She would go on to become a star in such films as They Drive by Night (1940), High Sierra (1941) The Sea Wolf (1941) and The Hard Way (1943) with stars such as Humphrey Bogart (1899-1957 throat cancer) and John Garfield (1913-52 heart attack). The Hard Way, which was released shortly after the death of her father, seemed to be a bit of a veiled look at her father’s, and possibly her mother and her family’s, infidelities and the infidelities within showbusiness as a rule. Or the bohemian notion of sex outside of marriage. The Production Code kept it pretty tame though.
“I knew a family of five sisters that were in love with the same man, unfortunately, he was in love with five other girls,” is the raciest line which captures the flavour of the movie and hints at the Emeralds. The film title was given a nod in Ida’s later movie Hard, Fast and Beautiful (1951) which also had an ambitious and rejected mother figure.
She also starred in one of her favourite movies Ladies in Retirement (1941) with her then husband Louis Hayward. It was a Victorian film noir about madness.
After a period of coming up against Jack Warner and often being suspended for not taking certain roles, Ida left Warner Bros. in 1947 and freelanced. It was the film Road House (1948) in which she did her own singing of the song One for My Baby (and One for the Road) which probably best summed up her smoking and drinking tough persona. Her short fringe hairstyle in that movie must have been the rage as Veronica Lake’s (1922-73 hepatitis) return to her peek-a-boo hairstyle in Saigon (1948) failed at the box office that year while bad girl Ida’s Road House made millions for 20th Century Fox. But since the awards for her acting weren’t forthcoming for that movie, in which she also really looked bored and world-weary, and because she had some clout in the industry, she decided to move into film production.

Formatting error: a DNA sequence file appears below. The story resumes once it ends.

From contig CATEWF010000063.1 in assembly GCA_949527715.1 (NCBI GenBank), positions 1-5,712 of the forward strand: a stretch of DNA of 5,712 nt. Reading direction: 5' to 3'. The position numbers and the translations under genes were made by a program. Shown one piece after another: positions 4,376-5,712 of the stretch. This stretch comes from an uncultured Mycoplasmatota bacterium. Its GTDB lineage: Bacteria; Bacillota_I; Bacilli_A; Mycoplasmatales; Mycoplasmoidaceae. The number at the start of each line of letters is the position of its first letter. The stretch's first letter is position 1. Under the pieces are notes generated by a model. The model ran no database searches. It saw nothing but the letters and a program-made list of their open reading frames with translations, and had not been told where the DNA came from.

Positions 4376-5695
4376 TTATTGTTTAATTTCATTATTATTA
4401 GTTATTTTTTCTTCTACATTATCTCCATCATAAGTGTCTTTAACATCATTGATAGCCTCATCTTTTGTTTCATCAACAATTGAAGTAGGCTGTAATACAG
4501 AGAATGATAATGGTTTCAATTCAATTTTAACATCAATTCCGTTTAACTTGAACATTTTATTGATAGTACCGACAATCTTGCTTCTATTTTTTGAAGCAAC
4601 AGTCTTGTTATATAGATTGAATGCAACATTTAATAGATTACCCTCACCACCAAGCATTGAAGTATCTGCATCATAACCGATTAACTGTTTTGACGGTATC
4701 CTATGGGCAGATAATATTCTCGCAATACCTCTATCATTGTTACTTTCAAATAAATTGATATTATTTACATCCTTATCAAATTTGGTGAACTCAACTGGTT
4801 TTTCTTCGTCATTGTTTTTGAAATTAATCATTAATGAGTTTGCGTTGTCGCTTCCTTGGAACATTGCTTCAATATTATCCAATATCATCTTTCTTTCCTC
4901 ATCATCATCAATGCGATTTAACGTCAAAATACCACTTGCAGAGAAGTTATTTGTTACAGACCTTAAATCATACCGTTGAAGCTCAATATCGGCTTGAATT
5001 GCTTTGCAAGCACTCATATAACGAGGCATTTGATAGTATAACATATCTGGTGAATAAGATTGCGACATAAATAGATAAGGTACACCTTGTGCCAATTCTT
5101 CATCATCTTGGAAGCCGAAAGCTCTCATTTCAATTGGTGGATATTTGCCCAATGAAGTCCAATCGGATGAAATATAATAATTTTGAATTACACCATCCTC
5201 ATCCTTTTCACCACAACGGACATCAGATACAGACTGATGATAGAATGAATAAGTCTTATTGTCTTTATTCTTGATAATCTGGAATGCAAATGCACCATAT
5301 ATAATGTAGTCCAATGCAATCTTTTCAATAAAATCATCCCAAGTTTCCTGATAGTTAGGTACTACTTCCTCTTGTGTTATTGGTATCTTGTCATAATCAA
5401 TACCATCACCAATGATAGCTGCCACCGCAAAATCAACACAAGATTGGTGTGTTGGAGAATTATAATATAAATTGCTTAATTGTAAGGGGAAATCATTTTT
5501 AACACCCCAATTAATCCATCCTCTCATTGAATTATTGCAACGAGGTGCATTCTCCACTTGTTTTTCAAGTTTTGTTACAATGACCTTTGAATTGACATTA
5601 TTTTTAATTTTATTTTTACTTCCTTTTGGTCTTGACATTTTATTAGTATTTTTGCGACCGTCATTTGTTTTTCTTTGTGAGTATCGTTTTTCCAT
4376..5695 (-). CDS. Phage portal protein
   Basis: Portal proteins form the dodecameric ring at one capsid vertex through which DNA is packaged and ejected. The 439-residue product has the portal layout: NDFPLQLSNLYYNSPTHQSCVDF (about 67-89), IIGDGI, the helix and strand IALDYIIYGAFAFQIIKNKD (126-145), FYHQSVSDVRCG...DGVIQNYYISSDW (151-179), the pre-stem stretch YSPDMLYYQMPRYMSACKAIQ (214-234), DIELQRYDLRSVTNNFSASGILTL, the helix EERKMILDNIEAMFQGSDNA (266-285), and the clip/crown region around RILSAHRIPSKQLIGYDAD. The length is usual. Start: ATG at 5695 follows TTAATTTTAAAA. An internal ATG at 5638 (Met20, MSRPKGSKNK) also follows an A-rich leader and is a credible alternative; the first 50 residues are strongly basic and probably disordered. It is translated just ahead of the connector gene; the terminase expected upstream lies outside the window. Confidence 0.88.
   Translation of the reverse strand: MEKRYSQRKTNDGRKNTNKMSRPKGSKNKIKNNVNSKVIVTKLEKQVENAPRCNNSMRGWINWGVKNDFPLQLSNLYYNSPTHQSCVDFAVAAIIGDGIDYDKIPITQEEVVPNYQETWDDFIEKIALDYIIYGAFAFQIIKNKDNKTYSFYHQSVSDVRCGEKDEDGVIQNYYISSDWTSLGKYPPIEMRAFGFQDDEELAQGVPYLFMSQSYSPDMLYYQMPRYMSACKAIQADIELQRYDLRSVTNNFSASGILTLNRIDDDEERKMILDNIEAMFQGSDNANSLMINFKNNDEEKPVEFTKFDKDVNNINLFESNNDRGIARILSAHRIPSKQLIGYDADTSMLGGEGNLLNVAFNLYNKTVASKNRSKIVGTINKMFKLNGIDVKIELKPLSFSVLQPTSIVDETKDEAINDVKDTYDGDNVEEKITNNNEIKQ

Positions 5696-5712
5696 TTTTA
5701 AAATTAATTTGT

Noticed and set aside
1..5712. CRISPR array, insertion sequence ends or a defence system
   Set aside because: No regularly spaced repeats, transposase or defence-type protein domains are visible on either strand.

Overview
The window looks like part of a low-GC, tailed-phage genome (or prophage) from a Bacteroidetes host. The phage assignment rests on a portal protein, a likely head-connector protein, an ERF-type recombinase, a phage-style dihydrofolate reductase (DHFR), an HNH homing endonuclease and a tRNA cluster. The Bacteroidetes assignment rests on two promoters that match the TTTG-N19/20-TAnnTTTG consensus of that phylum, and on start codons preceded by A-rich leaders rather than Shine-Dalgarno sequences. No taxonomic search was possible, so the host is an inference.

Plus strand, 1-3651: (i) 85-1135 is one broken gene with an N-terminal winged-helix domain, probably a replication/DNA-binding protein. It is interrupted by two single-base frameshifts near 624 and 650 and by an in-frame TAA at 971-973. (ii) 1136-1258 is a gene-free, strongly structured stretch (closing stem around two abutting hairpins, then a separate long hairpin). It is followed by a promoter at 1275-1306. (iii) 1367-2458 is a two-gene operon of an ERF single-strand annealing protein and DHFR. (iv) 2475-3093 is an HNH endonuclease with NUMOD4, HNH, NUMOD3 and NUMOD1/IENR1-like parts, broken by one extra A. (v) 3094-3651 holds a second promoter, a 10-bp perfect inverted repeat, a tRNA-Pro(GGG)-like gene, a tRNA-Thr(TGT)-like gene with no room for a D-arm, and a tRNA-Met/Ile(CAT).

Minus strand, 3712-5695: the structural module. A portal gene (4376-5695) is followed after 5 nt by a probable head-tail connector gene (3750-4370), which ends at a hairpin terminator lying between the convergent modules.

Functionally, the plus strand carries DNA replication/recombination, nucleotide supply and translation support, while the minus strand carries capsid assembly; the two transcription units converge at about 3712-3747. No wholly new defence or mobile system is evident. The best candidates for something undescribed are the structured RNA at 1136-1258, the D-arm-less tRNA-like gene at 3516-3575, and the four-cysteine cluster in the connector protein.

She formed Emerald Productions, named after her mother and aunt, and it made a crime drama entitled The Judge (1949) directed by Elmer Clifton (1890-1949 heart attack or cerebral haemorrhage). The film is forgotten and Ida didn’t contribute officially to the screenplay. It is described as ‘artsy’ for its symbolism by some reviewers and it challenged The Production Code with the shooting of a disabled child and his cute dog by a nut who didn’t like the child’s constant violin playing. There is also a two-timing wife, oh so shocking, but not within the show business community – and real life! This would later relate to Ida’s personal behaviour herself and the second last movie she directed The Bigamist (1953) which summed up slyly both herself and her then husband’s attitude to marriage and sex. The Judge tried hard to top its opening and it succeeds in being compelling as a result in an exploitative way thanks to Anson Bond’s (1914-79) script. There’s also a hint of a social conscience and psychology amid the exploitation but it doesn’t pretend it wants to solve any problems to a great degree like Ida’s later movies. Clifton was used to dealing with addiction and white slavery in his low budget movies and he lacks the sensitive touch Ida would give her films.